For an effective operation, organizations need human and physical resources; properly managed organizations have an appropriate number of personnel with experience and expertise (Bandt and Haines, 2002). To ensure that the right number of people is available when required, human resources management should develop effective framework of personnel management. In contemporary business world, business leaders are forging a certain direction for their company to enhance competitiveness.Advertising We will write a custom essay sample on The role that HRM plays within the strategic direction of an organization specifically for you for only $16.05 $11/page Learn More Human recourses management (HRM) has a role to play in strategic direction of an organization. Effective personnel management is one role of managers; it is concerned with people at work and their relationship with their employer. Well-managed human resources results into an orchestrate team (McGol drick, Stewart and  Watson, 2001). This paper discusses the role played by HRM with the strategic direction of an organization. Roles of Human resources management The role played by human resources department involves those that look into the interests of employees, employer, and third parties like the government, labor unions, and employees relatives. When the roles are played well, then an organization can be assured of a motivated work force that yields high returns. Highly motivated employees are a benefit to their organization and also have a chance of career development. The following are the roles of human resources: Human resources planning Management should ensure that employees’ need at one particular point is known and measures taken to ensure right number are maintained. Planning involves using past staff needs and predicting the future needs. Employees can be sourced internally or externally: to ensure that there are adequate plan, then management should under stand the availability of employees. The main aim of human resources planning is to ensure that there is the right number of employees, at the right time, at the right place, and at the right cost. HRP helps the organization create and develop employee training and management succession programs. Training programs ensure that the right people are trained at minimum cost. Management succession programs eliminate unfair promotions. This programs therefore reduce both management and employee conflicts. Through HRP, management is compelled to assess critically the strengths and weaknesses of its labor force and personnel policies. Collective actions are therefore taken to correct the weaknesses. When managing change, consultations with the affected groups and individuals may occur at an early stage in the change process, decisions can be undertaken unhurriedly and by considering all relevant options, rather than being taken in crises. Through human resource planning, an organization is able to adhere to equal employment opportunity (EEO) policy through analysis of the different employees it has. The organization is able to identify areas in which it is biased in employing (Paauwe, 2009). Hiring When a particular department establishes area/areas that require more employees, the hiring process starts timely enough that at no point will the organization suffer a deficit. When placing advert/adverts for position/positions, whether internal or external, it is important to define clearly the minimum qualifications required and the responsibilities of the successful candidate. When applications are received, they are sorted, and short listed candidate are contacted.Advertising Looking for essay on business economics? Let's see if we can help you! Get your first paper with 15% OFF Learn More According to the recruiting organization organizational culture, interviews take different angles. Some organizations have aptitude tests only, others have the panel i nterview and others have more than one stage of interviews. Whichever the method, the objective of the process is to give the human resources management team an opportunity to learn the strengths and weak points of an applicant, then relate them to the demands of the advertised position. This will assist the when choosing the best candidate. Labor shortfalls and surpluses are avoided since HRP ensures that there is the right number of employees as the organization may require achieving its goals. Cases of corruption in form of â€Å"ghost workers† are rarely reported in organizations whose management undertakes HRP honestly and seriously. Careful consideration of the likely future human resources requirements could lead the firm to discover new and improved ways of managing human resources (Storey, 2007). Orientation Successful candidates need to be oriented to their new environment; they need to learn the organizational culture and code of conduct of their new company. Organ izations code of ethics defines how an organization responds to internal or external stimulus. In most organizations, they are in blueprints and an internal policy. They form part of organizational training needs. Organizations that uphold high respects for their code of ethics maintain good internal and external relations with their stakeholders. Training, appraisal and motivation To enable employees perform their duties effectively, continuous training system and employee’s appraisal is important. It helps management establish areas that needs improvement. Some organizations have employees training as a continuous process to ensure that employees are up-to-date with the changes in the industry. Motivational measures should be put in place to ensure that employees are loyal to the organization and they work efficiently. This ranges from attractive salaries or/and benefits, to developing a good working environment. This ensures that employees are retained as assets in the org anization (Storry, 2005). Enforcing employment contract and related legal laws When an employee has been employed in a certain organization, there is the contact that the employee signs with the company, the HRM have the role of ensuring that the contracts need have been complied with accordingly. When this is done, then the company will be at peace with authorities and the employees will have their psychological contracts fulfilled. Employees sell labor and their intellectualism to their employer; at the end of a certain period, the employer is expected to compensate employees for the work done; the employment contract specifies the rate of pay as well as any benefits thereon. Employment is a legal engagement where the employer engages an employee for a consideration. Wages and remunerations are among the financial gains that an employee’s stand to benefit from his employer (Legge, 2004)Advertising We will write a custom essay sample on The role that HRM plays within th e strategic direction of an organization specifically for you for only $16.05 $11/page Learn More Tangible and non-tangible benefit includes paid leaves, insurances, loan agreement policies and sick leaves. In most organizations, labor cost constitutes a large portion of the organizations budget; when it comes to company’s performance, wages that an organization pays has an effect on the company’s competitiveness directly and indirectly, it supports the strategic plans and actions developed within the organization. In labor-intensive industries, the cost of labor is high than in capital-intensive industries. There are some internationally recognized labor laws that give minimal direction to the wage rate payable in certain industries; they are developed with agreement with domestic governments after considering the nature of the industry and its benefits to international community. If a company is in an industry regulated by international labor laws, then its human resource management has the role of enforcing the policies. Different countries after considering their economics standing have set some regulation of wage rates payable; domestic legislations are concerned with minimal wage rate, which all companies operating in the economy are expected to have (John, 2004). Ensuring fair treatment and legal compliance Human resources policies are internal, national, and international policies. Adhering to these policies is important to avoid conflicts. Internal human resources policies Every company has its own policies defining the relationship between the employees and their employer. I have learnt that this document is not a human resources document but a document for the entire organization’s employees. Having one and understanding what it says is crucial. Internal policies define issues like salaries, promotions, appraisal mechanism, transfers and duties and responsibilities of employees. National policies Differe nt countries have different labor laws and legislations. Understanding of these laws is important to ensure that there is no violation. Previously, I thought that it is the HRD only, which should understand these laws, however, I have realized that they are national laws that a company should ensure that their employees understand and if possible make a copy to each employee. These laws define discrimination, sexual harassment, taxation policies among others. International laws There are some international labor laws that a company should ensure that they are not violated. They include laws on gender discrimination. Understanding of these laws is important in international diversification of a company (Beardwell and Claydon, 2010).Advertising Looking for essay on business economics? Let's see if we can help you! Get your first paper with 15% OFF Learn More Summary of reasons why HRM is crucial in strategic management of an organization The human resources department has the mandate of ensuring that adequate employees are available at all times. It has the mandate of planning, deploying, employing, training, retaining, and dismissal of employees. When the department is undertaking this duty, it looks into quantitative and qualitative aspects. Qualitative means the right number of employees and qualitative means employees with right skills. Workers engage their mind, time, expertise, and intellectualism in their works; they expect to be compensated through wages, salaries, bonuses, and non-cash benefits. According to employment agreement, an employer and employee are obliged to respect labor law in the country of operation and uphold to employment-contract terms and conditions. Developing an efficient team is the role of personnel management assisted by top and line managers; it starts with human resources planning to appraisal, motivat ion, rewards, and ends with termination of employment contract. Terms of employment vary with organizations and so do human resources practices like selection, contracting, and recruitment. One of the major functions of human resources department is developing a compensation strategy that satisfies all the employees irrespective of their rank, an effective reward strategy should be able to trigger motivation and increase the zeal to work-hard in an organization (Armstrong, 2006) Conclusion The human resources department has the mandate of ensuring that adequate employees are available at all times. It has the mandate of planning, deploying, employing, training, retaining, and dismissal of employees. When the department is undertaking this duty, it looks into quantitative and qualitative aspects; to ensure that the objectives of the department are met, the company uses the assistance of line and top managers in enforcing and reinforcing the policies set. When undertaking its roles, i t should ensure that national and international labor laws have been enforced and rights of employees respected. References Armstrong, M. ,2006. A Handbook of Human Resource Management Practice. New York: Kogan Page. Bandt, A. and Haines, S.(2002). Successful Strategic Human Resource Planning. San-Diego: Systems Thinking Press. Beardwell, J. and Claydon, T. ,2010. Human Resource Management A Contemporary Approach .New Jersey: Prentice Hall. John, B.P.,2004. Organizational Behavior, from theory to Practice. New York: Wiley. Legge, K., 2004. Human Resource Management: Rhetorics and Realities (Anniversary ed.). Basingstoke: Palgrave Macmillan. McGoldrick, J.,  Stewart J.,   Watson, S.,2001. Theorizing Human Resource Development.  Human Resource Development International, 4(3), 287-290 Paauwe, J. ,2009. HRM and Performance: Achievement, Methodological Issues and Prospects. Journal of Management Studies, 46 (1), 123 Storey, J.,2007. Human Resource Management: A Critical Text. New Y ork: Thompson. Storry, A., 2005. How to Find Keep the Best Talent: Train Motivate.  Franchising World, 37(9), 52-54. Swanson, R. A.,2002. Human resource development and its underlying theory.  Human Resource Development International,  4(3) 287-290. This essay on The role that HRM plays within the strategic direction of an organization was written and submitted by user Christina Owens to help you with your own studies. You are free to use it for research and reference purposes in order to write your own paper; however, you must cite it accordingly. You can donate your paper here.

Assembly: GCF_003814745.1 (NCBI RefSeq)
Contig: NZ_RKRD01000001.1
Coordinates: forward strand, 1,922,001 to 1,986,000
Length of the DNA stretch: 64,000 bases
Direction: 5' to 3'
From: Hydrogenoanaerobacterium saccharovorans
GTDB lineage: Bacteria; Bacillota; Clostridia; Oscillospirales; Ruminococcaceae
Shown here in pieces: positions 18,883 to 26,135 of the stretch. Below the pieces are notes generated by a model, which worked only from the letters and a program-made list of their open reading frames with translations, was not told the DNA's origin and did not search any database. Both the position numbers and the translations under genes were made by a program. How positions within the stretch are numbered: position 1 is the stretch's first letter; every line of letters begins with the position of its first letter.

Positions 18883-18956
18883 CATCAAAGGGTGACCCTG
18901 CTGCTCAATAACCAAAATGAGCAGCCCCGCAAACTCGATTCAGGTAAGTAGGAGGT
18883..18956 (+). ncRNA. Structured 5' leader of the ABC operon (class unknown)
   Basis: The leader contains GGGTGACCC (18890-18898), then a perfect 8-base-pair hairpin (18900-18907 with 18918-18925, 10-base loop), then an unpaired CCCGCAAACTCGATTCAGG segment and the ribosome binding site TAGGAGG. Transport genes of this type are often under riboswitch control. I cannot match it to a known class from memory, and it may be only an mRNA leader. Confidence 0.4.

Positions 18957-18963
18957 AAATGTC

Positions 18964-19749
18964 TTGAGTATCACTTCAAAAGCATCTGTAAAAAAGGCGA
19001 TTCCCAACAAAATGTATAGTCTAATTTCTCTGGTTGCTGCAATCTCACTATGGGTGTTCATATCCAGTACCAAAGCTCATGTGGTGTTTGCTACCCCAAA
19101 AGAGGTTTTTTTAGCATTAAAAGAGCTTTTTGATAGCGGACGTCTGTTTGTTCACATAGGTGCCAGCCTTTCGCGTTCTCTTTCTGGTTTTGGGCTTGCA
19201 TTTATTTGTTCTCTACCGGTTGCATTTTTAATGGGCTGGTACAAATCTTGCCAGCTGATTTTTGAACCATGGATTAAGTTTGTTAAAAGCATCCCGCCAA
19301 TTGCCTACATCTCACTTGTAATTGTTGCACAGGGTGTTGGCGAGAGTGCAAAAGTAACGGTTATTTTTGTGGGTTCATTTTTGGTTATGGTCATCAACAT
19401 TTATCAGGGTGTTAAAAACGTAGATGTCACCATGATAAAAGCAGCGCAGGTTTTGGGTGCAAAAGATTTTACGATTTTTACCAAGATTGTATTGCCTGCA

Wednesday, November 27, 2019